4 Best Practices in TrialKit for Greater Patient Engagement

Patient engagement is a multifaceted term that has no standard definition. As an industry, we’ve agreed on its importance, yet still have difficulties settling on how to define it. Instead, experts have suggested four key factors in patient engagement: willingness to be involved, willingness to take a proactive approach, technology adaptability, and availability of psychosocial support. 

Electronic data capture (EDC) software used for conducting clinical research today should be equipped with the proper tools to make patient engagement more achievable. Ideally, this should include a mobile app to cater to the estimated 500 million smartphone users worldwide. Here are a few best practices to implement using TrialKit, a native application for clinical trial data management, that lead to positive patient engagement. 

1.) Convenient clinical trial participation

A contributing factor to study dropout is the inconvenience of frequent site visits. Many patients may find it difficult to attend all required visits due to shortage of time, lack of transportation, or distance from the site. To answer this problem, TrialKit has made it simpler for patients to participate in clinical trials. Electronic patient reported outcomes (ePRO) and the latest mobile technologies allow patients to submit forms and surveys from the comfort of their homes, from their places of work, and beyond. 

TrialKit takes it a step further than traditional data collection. The app’s ability to connect to wearables, such as Apple Watch, has strong implications for virtual clinical trials. For instance, patients can use their smartwatch to measure heart rate, range of motion and other metrics, and TrialKit will send the results directly to the research team. 

By completing some tasks remotely, patients are spared trips to the research site – not to mention feeling more involved in the trial. For researchers, adding activity tests or measurements to a study in TrialKit is as easy as dragging the appropriate field into an electronic case report form (eCRF) during the study build.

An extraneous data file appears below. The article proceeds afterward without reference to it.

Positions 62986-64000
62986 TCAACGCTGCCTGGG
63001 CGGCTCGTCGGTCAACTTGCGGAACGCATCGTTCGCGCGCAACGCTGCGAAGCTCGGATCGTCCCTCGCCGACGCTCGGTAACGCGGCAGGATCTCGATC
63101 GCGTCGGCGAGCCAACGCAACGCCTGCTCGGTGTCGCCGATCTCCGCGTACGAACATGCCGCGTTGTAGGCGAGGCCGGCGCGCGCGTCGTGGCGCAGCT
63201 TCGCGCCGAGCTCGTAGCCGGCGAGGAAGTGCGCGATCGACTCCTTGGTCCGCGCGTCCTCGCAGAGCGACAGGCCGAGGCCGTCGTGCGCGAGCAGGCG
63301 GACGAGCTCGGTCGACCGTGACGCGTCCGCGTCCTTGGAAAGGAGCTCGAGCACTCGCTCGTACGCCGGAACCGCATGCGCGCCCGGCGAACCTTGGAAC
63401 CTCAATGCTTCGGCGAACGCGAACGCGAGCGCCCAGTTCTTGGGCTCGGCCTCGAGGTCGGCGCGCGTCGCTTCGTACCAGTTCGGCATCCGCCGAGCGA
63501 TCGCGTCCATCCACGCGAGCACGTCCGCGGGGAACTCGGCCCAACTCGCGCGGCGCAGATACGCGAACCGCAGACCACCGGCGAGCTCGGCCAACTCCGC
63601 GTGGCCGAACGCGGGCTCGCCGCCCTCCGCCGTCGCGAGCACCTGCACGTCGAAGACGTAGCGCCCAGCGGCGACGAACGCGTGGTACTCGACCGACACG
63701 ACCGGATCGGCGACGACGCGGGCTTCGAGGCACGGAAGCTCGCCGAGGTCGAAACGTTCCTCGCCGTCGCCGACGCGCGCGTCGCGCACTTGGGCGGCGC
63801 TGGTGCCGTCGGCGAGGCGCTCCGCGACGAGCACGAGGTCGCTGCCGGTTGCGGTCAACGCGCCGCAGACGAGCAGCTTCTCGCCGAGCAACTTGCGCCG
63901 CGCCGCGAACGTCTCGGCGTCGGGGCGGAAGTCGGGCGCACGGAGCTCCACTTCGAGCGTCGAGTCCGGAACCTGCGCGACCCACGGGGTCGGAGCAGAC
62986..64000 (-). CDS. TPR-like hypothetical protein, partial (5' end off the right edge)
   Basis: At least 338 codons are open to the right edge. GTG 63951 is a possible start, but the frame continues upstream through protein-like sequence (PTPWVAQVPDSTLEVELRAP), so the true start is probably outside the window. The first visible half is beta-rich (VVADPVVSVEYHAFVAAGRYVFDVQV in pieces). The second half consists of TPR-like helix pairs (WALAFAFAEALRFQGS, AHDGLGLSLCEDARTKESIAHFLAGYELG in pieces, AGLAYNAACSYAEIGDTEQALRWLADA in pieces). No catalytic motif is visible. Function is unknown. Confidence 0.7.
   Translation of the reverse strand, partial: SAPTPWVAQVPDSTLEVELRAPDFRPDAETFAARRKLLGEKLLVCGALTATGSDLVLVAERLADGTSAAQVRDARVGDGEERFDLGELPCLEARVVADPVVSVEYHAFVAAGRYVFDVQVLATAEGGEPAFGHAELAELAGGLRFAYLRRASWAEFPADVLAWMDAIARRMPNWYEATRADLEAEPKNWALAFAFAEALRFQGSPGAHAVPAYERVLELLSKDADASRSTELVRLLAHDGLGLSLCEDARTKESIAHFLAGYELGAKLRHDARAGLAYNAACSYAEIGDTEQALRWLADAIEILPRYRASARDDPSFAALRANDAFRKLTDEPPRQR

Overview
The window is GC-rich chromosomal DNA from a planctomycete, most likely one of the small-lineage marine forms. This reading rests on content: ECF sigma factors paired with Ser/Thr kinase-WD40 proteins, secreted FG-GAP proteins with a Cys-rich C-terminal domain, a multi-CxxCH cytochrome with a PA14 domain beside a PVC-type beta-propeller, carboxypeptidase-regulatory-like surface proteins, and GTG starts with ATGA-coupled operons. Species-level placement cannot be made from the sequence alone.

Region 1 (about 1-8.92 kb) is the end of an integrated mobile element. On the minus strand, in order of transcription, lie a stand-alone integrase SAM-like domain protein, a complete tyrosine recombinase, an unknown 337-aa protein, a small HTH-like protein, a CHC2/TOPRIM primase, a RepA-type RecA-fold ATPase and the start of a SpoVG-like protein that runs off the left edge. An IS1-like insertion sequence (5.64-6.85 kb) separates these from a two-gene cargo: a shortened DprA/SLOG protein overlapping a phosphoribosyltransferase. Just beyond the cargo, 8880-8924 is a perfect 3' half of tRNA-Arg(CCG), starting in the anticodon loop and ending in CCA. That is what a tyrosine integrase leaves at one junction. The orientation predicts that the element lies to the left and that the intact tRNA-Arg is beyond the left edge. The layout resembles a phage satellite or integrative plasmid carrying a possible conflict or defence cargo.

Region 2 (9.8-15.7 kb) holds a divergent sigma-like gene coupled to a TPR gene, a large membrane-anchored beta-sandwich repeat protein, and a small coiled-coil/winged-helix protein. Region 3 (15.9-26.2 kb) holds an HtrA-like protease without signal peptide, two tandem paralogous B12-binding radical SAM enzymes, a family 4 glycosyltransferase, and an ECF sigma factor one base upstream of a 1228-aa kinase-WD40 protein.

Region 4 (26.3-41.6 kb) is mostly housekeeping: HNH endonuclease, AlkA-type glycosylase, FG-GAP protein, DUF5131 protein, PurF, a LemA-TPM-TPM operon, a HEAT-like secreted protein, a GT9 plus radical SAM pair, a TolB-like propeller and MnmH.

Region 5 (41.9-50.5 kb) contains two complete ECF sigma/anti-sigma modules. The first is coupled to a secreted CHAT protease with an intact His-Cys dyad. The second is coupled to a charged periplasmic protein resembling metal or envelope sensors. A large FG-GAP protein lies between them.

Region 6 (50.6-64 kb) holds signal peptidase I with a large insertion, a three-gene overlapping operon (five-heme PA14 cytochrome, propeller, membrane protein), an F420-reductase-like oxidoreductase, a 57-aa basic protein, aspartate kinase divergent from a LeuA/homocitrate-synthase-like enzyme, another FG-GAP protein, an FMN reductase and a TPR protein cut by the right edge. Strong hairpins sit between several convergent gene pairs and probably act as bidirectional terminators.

2.) User-friendly eCRF design

Throughout the clinical trial design process, it’s important for researchers to be mindful of the formatting and wording applied to eCRFs. Simple, concise form design with clearly worded questions yields a more enjoyable experience for patients. In turn, this increases the likelihood that they will adhere to the trial’s protocol. 

The eCRF building tool in TrialKit offers tremendous flexibility for research teams to create forms and surveys that are conducive to their studies. Its drag-and-drop interface lets users choose from a variety of fields and formatting options to build forms that can be completed with ease by trial participants. 

Once patients submit an eCRF, they become available to researchers in real time in TrialKit’s database. For the patient, this alleviates the burden of keeping paper forms until the next scheduled visit. For the research team, it means significantly less manual data entry.   

3.) Clear and consistent communication

Direct, two-way communication is another important best practice in facilitating patient engagement. This is particularly essential in remote or hybrid clinical trials, which involve fewer face-to-face interactions. Keeping patients informed and up-to-date throughout the trial may help keep retention rates high. Additionally, providing them with a medium to reach the research team for any questions, comments, and concerns. 

In order to accomplish this level of communication, TrialKit offers conditional notifications that can be triggered to go out to patients or site personnel based on a user-defined event, such as how a certain question is answered. The system deploys email and/or push notifications, which are configured during the study design process. TrialKit also allows researchers manually generate notifications for the site to communicate directly with a patient through the app.

TrialKit will soon have a robust patient portal to further enhance the app’s user experience for patients. Driven by metrics tracked by the system, the patient portal will give participants a comprehensive overview of their progress in the trial. The display will include information such as upcoming tasks and scheduled visits, number of completed eCRFs, trial progress, and more. 

4.) Efficient payments to patients

In some clinical trials, patients are paid for their participation. Compensation can be based on a variety of elements, such as the amount of site visits, the procedure(s) involved, reaching certain trial milestones, or forms that have been completed. Regardless of which metric determines compensation, it’s challenging for research teams to manually keep track of payments to multiple participants. Fair and timely compensation is imperative for positive patient engagement – especially if participants are payment-motivated or depend on it to offset time and travel. 

Utilizing TrialKit’s payment tracking feature ensures no payments slip through the cracks. When building a study in the app, researchers can define the measures that drive payments. The tracking feature also prevents against making duplicate payments, as it keeps a log of payments that have already been processed. 

Improving patient engagement long-term will require concerted efforts from all in the healthcare industry. However, making clinical trial participation a more enjoyable process is one excellent place to start. TrialKit was developed to realize this goal, as well as ease the burden on clinical research professionals. To see any of these patient centric features in action, schedule a demonstration of TrialKit today.